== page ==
Shotlink Zinger Heartache


PGA TourWhen the PGA Tour first introduced Shotlink, the statistics-oriented scoring system that tracks each shot by player, caddies scoffed at being asked to supply club selection without compensation.
Now that Shotlink is fully operational and capable of making money, they might not have a choice.
The tour's latest proposal is for caddies or players to carry a green index card that fits in their yardage books. They are to fill out club selection of every shot during or after the round.
Another test will take place this week in the Chrysler Championship, and the tour says everyone must do it at the season-opening Mercedes Championships next year at Kapalua.
While the tour is working with caddies, the responsibility will fall to the players.
'It's not a matter of choosing,' said Henry Hughes, the tour's chief of operations. 'It's going to be part of their day, like turning in a scorecard.'
And what if the players don't go along with the plan?
'There would be some action that would have to be taken,' Hughes said, although he declined to confirm speculation by some caddies that players would be fined for conduct unbecoming a professional if the card wasn't turned in.
Most caddies are not inclined to help, claiming they don't work for the tour and that an extra assignment could take away from their responsibilities to their players. They also don't believe the tour has treated them well when it comes to better parking and services at a tournament, among other things.
Still, most said they would do it if instructed by the player.
'I'll probably just do it,' Jeff Sluman said. 'Are there days I won't want to do it? Yeah. Maybe I've had a rough day, and at the end of the round, I'm not going to want to sit there and fill it out.'
The tour has not spoken to Tiger Woods about club selection, and his caddie, Steve Williams, is as stubborn as anyone when it comes to obeying a tour edict. Williams routinely paid fines for not wearing authorized shorts.
Getting Woods to buy into the plan will be crucial, because one reason for having club selection is to market an interactive game with EA Sports.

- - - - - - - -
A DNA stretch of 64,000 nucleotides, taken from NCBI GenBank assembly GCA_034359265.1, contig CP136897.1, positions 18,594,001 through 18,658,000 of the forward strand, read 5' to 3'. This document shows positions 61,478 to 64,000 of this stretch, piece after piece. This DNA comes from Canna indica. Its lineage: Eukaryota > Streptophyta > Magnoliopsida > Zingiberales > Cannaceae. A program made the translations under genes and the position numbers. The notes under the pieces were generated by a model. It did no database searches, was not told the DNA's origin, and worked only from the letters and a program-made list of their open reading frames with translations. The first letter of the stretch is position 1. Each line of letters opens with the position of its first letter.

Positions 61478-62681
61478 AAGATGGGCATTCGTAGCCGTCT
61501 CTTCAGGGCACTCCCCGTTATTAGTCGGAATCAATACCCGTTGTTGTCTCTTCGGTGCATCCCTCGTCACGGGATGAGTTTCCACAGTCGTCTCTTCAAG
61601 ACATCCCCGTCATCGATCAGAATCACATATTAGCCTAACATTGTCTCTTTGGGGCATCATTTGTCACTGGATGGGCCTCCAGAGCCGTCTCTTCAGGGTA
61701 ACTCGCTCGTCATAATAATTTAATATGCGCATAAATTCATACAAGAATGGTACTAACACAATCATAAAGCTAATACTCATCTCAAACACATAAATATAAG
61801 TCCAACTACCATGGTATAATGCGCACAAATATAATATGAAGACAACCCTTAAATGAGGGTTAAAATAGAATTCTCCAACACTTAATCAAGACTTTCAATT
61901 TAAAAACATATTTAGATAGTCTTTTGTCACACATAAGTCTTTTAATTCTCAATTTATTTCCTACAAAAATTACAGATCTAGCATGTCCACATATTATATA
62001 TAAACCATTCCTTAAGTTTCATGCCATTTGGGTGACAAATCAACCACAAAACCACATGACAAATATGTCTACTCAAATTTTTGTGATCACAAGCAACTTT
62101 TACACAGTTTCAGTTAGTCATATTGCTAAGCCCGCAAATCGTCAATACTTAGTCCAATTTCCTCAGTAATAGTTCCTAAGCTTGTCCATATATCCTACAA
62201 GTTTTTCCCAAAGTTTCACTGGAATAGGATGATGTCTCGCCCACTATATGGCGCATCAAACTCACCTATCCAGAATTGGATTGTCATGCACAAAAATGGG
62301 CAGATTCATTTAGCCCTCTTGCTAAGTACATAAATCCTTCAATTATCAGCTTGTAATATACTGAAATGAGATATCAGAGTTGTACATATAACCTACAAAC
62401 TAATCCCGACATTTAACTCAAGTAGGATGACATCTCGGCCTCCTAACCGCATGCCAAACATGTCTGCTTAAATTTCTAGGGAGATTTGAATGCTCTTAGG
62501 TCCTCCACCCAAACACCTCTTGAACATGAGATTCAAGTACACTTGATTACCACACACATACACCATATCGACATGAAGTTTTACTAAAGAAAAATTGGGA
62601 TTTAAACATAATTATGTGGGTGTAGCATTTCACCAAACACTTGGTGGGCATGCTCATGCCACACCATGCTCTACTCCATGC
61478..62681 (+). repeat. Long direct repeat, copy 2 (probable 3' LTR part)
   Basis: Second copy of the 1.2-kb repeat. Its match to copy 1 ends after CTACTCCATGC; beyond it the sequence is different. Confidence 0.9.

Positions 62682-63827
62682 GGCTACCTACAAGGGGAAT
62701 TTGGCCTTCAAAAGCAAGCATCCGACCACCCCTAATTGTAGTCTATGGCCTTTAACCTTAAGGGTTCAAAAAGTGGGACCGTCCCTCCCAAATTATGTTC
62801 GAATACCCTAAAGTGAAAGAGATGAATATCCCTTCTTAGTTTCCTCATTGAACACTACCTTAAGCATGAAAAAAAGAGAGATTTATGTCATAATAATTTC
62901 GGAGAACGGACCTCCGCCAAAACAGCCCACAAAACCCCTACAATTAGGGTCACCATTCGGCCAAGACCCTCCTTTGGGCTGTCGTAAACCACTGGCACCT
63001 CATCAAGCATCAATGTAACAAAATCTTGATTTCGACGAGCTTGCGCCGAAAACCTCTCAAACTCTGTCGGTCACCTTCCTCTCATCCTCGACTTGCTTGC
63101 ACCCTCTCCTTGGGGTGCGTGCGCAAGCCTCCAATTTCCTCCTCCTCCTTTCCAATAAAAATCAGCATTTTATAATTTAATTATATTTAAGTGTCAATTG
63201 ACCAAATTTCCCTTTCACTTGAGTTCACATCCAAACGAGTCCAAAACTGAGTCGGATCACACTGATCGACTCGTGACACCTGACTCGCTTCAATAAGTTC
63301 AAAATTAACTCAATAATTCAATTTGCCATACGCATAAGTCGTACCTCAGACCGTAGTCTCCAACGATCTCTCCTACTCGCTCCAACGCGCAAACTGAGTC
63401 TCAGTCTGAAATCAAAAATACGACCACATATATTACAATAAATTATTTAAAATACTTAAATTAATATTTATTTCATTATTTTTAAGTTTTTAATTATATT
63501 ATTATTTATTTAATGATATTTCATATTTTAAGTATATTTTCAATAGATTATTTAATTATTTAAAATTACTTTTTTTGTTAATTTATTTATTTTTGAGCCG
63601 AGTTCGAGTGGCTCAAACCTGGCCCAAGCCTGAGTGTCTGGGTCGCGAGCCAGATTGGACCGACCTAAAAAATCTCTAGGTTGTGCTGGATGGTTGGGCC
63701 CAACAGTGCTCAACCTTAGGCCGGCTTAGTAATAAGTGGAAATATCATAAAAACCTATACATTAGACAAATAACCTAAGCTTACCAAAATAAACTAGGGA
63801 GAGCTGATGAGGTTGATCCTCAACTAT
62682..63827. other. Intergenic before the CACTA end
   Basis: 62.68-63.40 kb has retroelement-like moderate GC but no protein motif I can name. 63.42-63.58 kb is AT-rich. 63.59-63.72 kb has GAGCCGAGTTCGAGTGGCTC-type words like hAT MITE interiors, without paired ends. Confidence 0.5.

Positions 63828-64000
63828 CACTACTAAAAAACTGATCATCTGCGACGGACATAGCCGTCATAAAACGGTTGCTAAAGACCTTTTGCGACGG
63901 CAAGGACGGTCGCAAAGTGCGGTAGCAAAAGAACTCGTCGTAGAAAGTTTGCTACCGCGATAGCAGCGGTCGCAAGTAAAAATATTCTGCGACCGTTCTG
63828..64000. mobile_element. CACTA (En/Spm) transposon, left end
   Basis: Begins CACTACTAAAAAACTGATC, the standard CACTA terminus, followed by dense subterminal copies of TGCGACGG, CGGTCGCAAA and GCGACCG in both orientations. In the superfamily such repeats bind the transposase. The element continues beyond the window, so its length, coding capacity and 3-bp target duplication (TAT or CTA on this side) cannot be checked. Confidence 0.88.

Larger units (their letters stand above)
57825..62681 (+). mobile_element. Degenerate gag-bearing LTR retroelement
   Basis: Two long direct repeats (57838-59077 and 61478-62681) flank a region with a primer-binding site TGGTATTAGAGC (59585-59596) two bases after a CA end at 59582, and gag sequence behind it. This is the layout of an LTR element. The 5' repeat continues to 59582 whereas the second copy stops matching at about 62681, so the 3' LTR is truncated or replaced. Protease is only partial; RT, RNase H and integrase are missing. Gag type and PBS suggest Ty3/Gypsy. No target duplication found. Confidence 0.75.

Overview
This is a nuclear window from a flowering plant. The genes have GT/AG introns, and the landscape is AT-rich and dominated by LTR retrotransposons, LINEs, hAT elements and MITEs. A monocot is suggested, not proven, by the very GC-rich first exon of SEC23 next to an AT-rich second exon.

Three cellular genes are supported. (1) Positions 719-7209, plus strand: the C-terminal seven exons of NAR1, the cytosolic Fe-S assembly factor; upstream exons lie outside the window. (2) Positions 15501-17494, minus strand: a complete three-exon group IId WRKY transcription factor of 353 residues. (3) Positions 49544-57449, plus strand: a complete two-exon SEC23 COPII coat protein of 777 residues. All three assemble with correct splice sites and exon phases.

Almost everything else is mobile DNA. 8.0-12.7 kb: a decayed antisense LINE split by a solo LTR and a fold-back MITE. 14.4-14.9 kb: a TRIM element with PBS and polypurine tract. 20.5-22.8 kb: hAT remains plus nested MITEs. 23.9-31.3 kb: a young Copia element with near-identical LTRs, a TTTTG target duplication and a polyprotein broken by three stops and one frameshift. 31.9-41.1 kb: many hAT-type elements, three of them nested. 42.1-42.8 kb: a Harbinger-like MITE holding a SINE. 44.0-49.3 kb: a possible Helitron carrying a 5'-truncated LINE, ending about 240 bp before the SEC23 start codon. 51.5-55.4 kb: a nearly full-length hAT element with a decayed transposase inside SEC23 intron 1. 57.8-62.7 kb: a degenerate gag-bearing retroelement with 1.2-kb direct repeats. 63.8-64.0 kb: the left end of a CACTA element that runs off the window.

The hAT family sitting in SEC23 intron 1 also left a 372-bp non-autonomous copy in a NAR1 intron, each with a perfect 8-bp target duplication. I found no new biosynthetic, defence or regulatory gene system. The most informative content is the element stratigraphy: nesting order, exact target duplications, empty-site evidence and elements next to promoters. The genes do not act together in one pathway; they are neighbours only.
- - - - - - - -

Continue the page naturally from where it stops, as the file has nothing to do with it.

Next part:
The tour could get by without club selection at the inception of Shotlink two years ago. The system still gives exact yardage and length of putts.
Now, however, the tour needs to start recouping some of its investment.
'We're starting to have revenue-producing items,' Hughes said. 'To enhance that, we're at the point where club selection is more critical.'
The key is getting everyone to go along.
Hughes maintains that more money for the tour means more money for the players, which eventually is passed along to the caddies.
Being a captain's pick for the Ryder Cup comes with perks not many players need.
For Paul Azinger, it proved to be timely.
Azinger was a surprising pick for the 2001 team, having won only once in eight years (2000 Sony Open) and finishing 22nd in the Ryder Cup standings.
Then, the matches were delayed by one year because of the Sept. 11 attacks.
Fast forward to this summer, when Azinger was struggling with his swing and back injuries. His 10-year exemption from winning the '93 PGA Championship expires this year, and he figured he was going to finish out of the top 125.
The only thing saving him was his standing on the career money list.
Players get a one-time exemption for being in the top 25 in career money. If they remain in the top 50, they get another free pass.
'I called the tour and talked to them at Westchester,' Azinger said. 'I thought you could use it (career money exemption) one time. They said I could use a top 25 and a top 50.
'But they didn't mention anything about the Ryder Cup.'
Indeed, No. 10 in the pecking order of exempt status on tour is 'Members of the last-named U.S. Ryder Cup team.' In fact, Azinger will have higher status than those who finish in the top 125.
Azinger wasn't obsessed with keeping his exempt status; he's more concerned about fixing his swing, and says he is getting closer.
Still, he was pleasantly surprised that he didn't have to spend his one-time exemption with six years remaining before he is eligible for the Champions Tour.
'I hadn't even thought about keeping my card,' Azinger said. 'I would like to play well so I don't finish 190th on the money list, or wherever I am (175). It makes me sick to play the way I'm playing, but I'm on the mend. I've got to figure out how to make the game easier again - and fun.'
Every putt matters this time of the year, and so does every dollar.
That was never more true than last week in Miami on the Nationwide Tour, when Shane Bertsch closed with a 72 and was in a six-way tie for 28th. He would have earned $3,570, enough to finish No. 55 on the money list and qualify for the Nationwide Tour Championship.
But wait.
Chris Starkjohann holed a 30-foot birdie putt and finished one stroke ahead in a tie for 23rd. That meant Bertsch went from a six-way tie for 28th to a five-way tie for 29th, a difference of $250.
He wound up 56th on the money list by $18.
The Houston Open made a record contribution for the 11th straight year, giving more than $5.2 million to local charities. ... Scott Hoch, Rocco Mediate and U.S. Senior Open champion Bruce Lietzke will play for the U.S. team in the UBS Cup next month at Sea Island in the 40-and-older version of the Ryder Cup. ... Paul Lawrie (Great Britain and Ireland) and Jose Maria Olazabal (continental Europe) were selected as captain's picks for the Seve Trophy to be played Nov. 6-9 in Spain.
The last player in his 40s to win the PGA Tour money title was Greg Norman, who was 40 when he won it in 1995. Norman also was the last player to be voted player of the year without having won a major.
'Maybe because I've hit a million balls.' - Vijay Singh, when asked why he was having his best season on the PGA Tour.
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